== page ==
I have seen a lot of discussion lately about the state of digital video - which models will be victorious, which brands will win, will consumers completely cut the cord? Mark Suster, a Los Angeles area based Entrepreneur turned VC, offers one of the more provocative and interesting perspectives I’ve seen about one of the key players, in a post he wrote recently, “Why Hulu is the OPEC of Online Video.” In it, he posits that Hulu was set up by key stakeholders of the industry as a defensive maneuver to protect the TV industry from being disrupted by the video industry’s version of Napster. The theory being, provide consumers a high value product with a wide selection of exclusive content and build a strong enough brand that it will stave off competitors who are delivering unlicensed options. And, by so doing, control the pace at which digital gets rolled out to the masses, while still appealing to the niche group of techno-geek content junkies. Suster’s comparision of Hulu to OPEC focuses on that both are “cartels” (of sorts) that restrict supply, cheat among themselves, and innovate slowly. The parallels are fascinating and I encourage you to check out the full post (check out some of his older posts as well, especially if you are interested in digital entertainment).
There is one major difference, though, between Hulu and OPEC - the “consumer” of video content has a lot more power against the “cartel” than the consumer of oil does. While, in theory, we’d love to break our dependence on foreign oil in this country, it is virtually impossible considering the interdependencies. The same does not hold true in digital entertainment. The consumer is very much in the driver’s seat, and they don’t really care what goes on behind the scenes to get them the content, as long as they get it when they want it. Nor do they care that the TV industry is figuratively and literally caught in between a rock and a hard place. The figurative rock being the beneficiaries of the current model (network affiliates, MSOs) and the hard place being the catalyst of the new model – the consumers themselves.
To provide some additional perspective on the consumer, we released a study today, “TV Everywhere Revisited: How Distibutors, Advertisers and Content Owners Should Respond to Consumer Trends” in which we look at consumer trends in online video viewership. This is a follow up to a study we did last year. Not surprisingly, we have seen online video, streaming in particular, grow over the last year. At the same time, linear TV viewership has seen a decline, most prevalent among streamers. In fact, we found that the audience of consumers who stream television content, but DO NOT subscribe to a pay TV service, has increased by 18% in the past year – a powerful indicator of the potential impact online video streaming may have on convincing consumers to cut the cord. The study also reveals that consumers are motivated more by convenience than avoidance of advertising when turning to online viewing options. Good news, indeed, for advertisers and the Hulus of the world. But, the study also exposes a cautionary bit of information for advertiser-supported models - Netflix as a streaming service is growing at a very rapid pace, suggesting their subscription model is gaining momentum with consumers.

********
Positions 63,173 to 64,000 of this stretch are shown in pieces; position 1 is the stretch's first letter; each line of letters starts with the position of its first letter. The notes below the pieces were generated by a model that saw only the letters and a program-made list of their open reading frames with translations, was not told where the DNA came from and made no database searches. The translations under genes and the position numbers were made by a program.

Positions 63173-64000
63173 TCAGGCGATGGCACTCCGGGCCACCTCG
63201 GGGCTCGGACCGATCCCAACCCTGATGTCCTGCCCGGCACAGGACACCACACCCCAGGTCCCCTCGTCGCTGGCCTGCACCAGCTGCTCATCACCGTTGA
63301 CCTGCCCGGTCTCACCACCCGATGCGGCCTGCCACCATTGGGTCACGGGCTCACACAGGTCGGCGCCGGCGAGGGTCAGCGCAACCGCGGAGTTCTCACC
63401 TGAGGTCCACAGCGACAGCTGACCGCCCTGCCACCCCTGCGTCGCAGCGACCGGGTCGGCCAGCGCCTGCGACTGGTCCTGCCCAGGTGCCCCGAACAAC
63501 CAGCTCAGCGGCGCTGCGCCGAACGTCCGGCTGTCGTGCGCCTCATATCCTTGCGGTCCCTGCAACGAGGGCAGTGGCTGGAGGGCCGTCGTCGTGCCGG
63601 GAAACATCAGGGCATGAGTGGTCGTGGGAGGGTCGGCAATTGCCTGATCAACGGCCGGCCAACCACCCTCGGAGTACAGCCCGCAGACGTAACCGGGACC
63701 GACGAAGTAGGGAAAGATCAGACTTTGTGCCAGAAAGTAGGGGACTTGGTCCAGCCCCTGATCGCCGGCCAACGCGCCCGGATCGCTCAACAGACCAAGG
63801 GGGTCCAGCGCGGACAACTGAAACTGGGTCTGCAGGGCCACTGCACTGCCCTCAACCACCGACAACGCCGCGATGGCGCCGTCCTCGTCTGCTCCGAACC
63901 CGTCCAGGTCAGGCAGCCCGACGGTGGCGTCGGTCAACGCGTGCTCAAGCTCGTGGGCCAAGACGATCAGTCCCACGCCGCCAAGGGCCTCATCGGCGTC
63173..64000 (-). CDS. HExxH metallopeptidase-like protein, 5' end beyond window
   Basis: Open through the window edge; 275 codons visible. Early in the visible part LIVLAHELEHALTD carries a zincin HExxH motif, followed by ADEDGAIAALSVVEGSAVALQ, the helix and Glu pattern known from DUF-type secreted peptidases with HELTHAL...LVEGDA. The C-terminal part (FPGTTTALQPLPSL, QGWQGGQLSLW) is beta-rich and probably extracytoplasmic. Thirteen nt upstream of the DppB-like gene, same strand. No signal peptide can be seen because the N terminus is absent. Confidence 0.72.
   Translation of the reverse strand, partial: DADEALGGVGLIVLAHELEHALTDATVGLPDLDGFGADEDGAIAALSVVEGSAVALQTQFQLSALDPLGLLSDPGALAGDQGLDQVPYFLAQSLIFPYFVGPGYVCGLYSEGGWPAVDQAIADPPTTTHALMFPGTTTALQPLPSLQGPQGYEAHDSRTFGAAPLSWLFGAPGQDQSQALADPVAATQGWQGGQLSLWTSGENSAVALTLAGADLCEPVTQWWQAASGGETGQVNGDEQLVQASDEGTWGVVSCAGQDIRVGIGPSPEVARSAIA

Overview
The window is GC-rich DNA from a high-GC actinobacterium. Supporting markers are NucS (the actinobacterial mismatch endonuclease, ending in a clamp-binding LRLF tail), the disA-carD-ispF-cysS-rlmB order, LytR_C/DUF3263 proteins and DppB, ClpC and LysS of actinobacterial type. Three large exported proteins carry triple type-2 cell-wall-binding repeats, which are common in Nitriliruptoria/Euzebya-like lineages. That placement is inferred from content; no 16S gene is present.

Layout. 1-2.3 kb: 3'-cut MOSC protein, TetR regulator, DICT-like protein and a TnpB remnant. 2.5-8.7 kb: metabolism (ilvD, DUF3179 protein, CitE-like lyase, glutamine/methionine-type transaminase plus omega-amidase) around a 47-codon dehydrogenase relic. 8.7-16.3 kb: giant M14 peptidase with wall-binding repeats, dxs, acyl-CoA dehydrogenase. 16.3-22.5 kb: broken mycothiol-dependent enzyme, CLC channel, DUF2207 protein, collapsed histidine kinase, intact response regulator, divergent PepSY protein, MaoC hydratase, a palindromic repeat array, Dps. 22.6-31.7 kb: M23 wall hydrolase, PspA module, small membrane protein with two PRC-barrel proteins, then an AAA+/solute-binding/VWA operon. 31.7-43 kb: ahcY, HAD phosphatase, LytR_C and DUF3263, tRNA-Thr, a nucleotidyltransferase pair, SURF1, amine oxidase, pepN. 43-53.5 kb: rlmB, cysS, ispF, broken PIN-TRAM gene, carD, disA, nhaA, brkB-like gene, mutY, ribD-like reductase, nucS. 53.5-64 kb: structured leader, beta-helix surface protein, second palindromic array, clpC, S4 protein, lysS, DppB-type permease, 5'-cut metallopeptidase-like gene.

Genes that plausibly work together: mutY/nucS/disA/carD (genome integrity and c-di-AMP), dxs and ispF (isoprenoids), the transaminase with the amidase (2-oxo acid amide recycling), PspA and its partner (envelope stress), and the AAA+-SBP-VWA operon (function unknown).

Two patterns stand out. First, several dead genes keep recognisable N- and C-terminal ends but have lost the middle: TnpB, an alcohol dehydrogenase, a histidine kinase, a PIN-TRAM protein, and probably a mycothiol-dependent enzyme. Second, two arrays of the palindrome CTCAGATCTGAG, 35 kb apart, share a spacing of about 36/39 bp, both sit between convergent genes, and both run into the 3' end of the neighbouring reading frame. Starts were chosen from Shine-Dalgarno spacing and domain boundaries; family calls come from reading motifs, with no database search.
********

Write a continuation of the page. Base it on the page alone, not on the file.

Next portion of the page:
Back to the OPEC analogy. Suster suggests that the Hulu cartel will struggle to survive unless the studios take a lesser stake. His contention is there are just too many competing influences among the studios to simultaneously roll out a digital choice and cater to their individual objectives. I see his point, but I’m not entirely sure I agree with it. Lets not forget that Hulu was the first service to deliver a high value streaming service, which is not a small feat. I do agree that any service is challenged given the fickle nature of consumers, but this race is far from over. The studios, while concerned about killing the cash cow, are smart enough to cultivate other revenue streams. Hulu has also developed a strong brand in a very short time period, and provided they are well capitalized, they should be able to benefit from the equity they’ve established in the minds of consumer. With all this talk about OPEC, one thing I can say for certain, I wouldn’t mind envisioning a future in which the consumers of foreign oil rose up and challenged OPEC, breaking our dependence on foreign oil!